Revamping CEO - CFO relationships

As banks are continuing to adapt their business models in order to remain competitive in the changing business landscape, a new breed of Chief Financial Officer (CFO) is emerging to play a leading role, says Bertrand Lavayssière, managing partner at international financial management consultancy, zeb.

Here Bertrand Lavayssière discusses the forces that are reshaping c-suite relationships in banks and financial institutions, and the new responsibilities of the CFO in taking their organisation forward.

The finance departments of banks have been facing significant challenges over recent years – meeting the ever-rising tide of regulatory requirements, managing capital and liquidity bottlenecks and addressing increased information requirements of investors and supervisory authorities, to name but a few. CFOs have responsibility for actively monitoring the bank’s performance in an ever-changing financial environment – notably with historically low interest rates – and, of course, all this against the backdrop of a constant drive to reduce costs.

These extraordinary changes have transformed the traditional CFO role, which one could potentially fulfil as a standalone activity, into a completely new ‘normal’ state of affairs. Not only has the depth and breadth of the job scope evolved, but also compulsory joint working with colleagues has now become the norm. The main ‘co-workers’ are the business leaders, with close collaboration with the risk function and the CEO the most common requirements for today’s CFOs.

In short, the traditional balance sheet management and capital management by the CFO can no longer be isolated from wider business operations and risk decisions. One of the key drivers behind this shift has been a number of new regulations that are forcing this dialogue. For example, the Risk Appetite Framework (RAF) and the capital and liquidity adequacy assessments (ICAAP and ILAAP) are processes to be run jointly by the CFO with the Chief Risk Officer (CRO) and the business leaders. The trade-off to be made in order to maximize the stability of the cash flows, the liquidity management and the profitability of the entire bank is for the CEO to present to the board of directors after a thorough alignment process with the different stakeholders, including the CFO. That’s the spirit of the new regulation (aka CRD IV or Basel III).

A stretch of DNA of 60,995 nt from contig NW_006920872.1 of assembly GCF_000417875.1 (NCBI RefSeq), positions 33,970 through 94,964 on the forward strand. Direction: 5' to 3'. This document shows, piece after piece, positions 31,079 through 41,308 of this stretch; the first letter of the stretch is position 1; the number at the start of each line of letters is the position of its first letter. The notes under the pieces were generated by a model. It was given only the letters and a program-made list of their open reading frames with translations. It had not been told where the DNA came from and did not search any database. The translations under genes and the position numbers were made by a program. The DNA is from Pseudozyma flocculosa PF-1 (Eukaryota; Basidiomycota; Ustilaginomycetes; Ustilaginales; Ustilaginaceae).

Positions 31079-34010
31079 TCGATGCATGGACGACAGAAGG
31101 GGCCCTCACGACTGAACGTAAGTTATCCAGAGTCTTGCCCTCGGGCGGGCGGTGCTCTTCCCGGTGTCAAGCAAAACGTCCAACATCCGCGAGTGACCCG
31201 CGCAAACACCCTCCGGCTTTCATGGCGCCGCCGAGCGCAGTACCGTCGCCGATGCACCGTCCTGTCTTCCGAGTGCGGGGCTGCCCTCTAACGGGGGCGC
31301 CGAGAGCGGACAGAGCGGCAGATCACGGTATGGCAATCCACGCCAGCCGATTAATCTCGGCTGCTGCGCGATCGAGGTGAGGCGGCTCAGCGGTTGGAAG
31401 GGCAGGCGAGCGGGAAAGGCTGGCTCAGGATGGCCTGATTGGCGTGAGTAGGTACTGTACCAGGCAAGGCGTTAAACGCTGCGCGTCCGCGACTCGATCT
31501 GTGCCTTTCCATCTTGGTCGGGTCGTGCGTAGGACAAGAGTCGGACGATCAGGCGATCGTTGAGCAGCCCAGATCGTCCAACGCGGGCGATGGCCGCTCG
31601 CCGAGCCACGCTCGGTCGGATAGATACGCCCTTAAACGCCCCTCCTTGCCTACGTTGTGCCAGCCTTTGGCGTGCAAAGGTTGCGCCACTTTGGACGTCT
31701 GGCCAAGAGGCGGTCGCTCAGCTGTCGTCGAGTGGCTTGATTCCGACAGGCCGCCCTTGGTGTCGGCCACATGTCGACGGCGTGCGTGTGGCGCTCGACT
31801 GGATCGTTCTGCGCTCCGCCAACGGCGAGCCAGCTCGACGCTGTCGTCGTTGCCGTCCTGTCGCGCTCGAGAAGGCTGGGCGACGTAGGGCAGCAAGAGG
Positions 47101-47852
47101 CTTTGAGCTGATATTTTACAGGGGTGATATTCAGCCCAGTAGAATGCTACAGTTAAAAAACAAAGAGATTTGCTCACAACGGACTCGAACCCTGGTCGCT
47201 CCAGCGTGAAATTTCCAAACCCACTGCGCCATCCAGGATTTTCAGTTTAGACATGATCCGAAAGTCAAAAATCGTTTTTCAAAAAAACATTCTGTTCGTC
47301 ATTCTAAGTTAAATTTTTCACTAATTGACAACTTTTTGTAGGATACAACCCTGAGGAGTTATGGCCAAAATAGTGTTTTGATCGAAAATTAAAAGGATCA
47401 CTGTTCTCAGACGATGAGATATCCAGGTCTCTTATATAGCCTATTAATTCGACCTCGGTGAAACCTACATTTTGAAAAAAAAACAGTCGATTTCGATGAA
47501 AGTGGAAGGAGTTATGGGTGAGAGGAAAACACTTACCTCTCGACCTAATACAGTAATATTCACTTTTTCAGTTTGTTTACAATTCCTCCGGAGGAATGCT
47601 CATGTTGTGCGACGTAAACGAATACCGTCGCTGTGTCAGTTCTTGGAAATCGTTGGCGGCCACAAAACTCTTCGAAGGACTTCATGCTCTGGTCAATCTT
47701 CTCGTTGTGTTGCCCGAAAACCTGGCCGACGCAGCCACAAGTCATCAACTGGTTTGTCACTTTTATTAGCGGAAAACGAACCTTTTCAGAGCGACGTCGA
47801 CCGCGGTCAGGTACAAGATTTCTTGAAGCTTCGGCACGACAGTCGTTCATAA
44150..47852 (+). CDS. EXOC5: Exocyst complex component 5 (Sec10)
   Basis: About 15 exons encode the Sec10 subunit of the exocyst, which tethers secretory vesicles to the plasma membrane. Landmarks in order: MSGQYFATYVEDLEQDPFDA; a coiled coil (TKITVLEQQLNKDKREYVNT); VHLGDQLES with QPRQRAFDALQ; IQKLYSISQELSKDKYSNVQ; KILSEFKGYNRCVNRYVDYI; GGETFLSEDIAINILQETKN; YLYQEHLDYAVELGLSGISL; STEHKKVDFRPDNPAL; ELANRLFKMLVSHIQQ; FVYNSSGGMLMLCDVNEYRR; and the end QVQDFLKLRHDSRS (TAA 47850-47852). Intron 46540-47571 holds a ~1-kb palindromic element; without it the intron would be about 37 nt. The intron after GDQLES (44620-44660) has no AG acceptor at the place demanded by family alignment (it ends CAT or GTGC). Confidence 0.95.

In practice, many banks are now deploying the tools created to manage such regulatory items in wider strategic decision-making. Hence, the CFO is involved more and more in a series of dialogues favouring the integration of all the dimensions of the bank’s performance management. Those changes have, of course, also led to a rethinking of the bank’s governance structures and responsibilities, resulting in clearer definitions of what is shared and what is of the individual departmental responsibilities.

One interesting case, for example, is the new data management regulation known as BCBS 239. Its origin lies in the desire of the regulators to have one unique set of data whatever the purpose – be that statutory accounting, risk reporting, financial accounting or internal financial monitoring.

Previously, these sets of numbers may not always have been coherent. One consequence of this regulation is that there is no longer a ‘pure finance’ set of data. In addition, there is only one data ‘owner’ for the entire bank per type of data recording, and this person can potentially be outside the CFO remit.

Nowadays, the CFO and the CRO are aiming – with the business leaders and the CEO – to be part of a series of joint and integrated processes where everyone plays his/her part in a harmonised and consistent process to run the bank operations and financial performance. The CFO is also – newly for some institutions – at the heart of the decision making on strategic and forward-looking topics, such as equity allocation for the best future sustainable cash flows and a high level of profitability.

Incidentally, when running an international benchmarking study of the roles and responsibilities of the CFO (and their colleagues) within banks, surprisingly no one rule emerges. The study showed, in fact, that the history and the culture of the bank and the background of the people have a large part to play in the different models currently adopted, with transitions of some responsibilities harder than others to achieve. Nonetheless, all the same activities and processes are being carried out, albeit in a wide variety of set-ups.

Whatever the management structure of a financial organisation, CFOs have, in the ideal new ‘normal’ state, a very enhanced and dynamic role to play in the new banking and regulatory context. Beyond their financial expertise, CEOs are increasingly looking for a CFO who can help them manage the business and complement their skills. Together they define the commercial, strategic, operational and financial blueprints to ensure the business maximises its opportunities. This close collaboration is now an essential part of the CEO’s – and the bank’s – future success.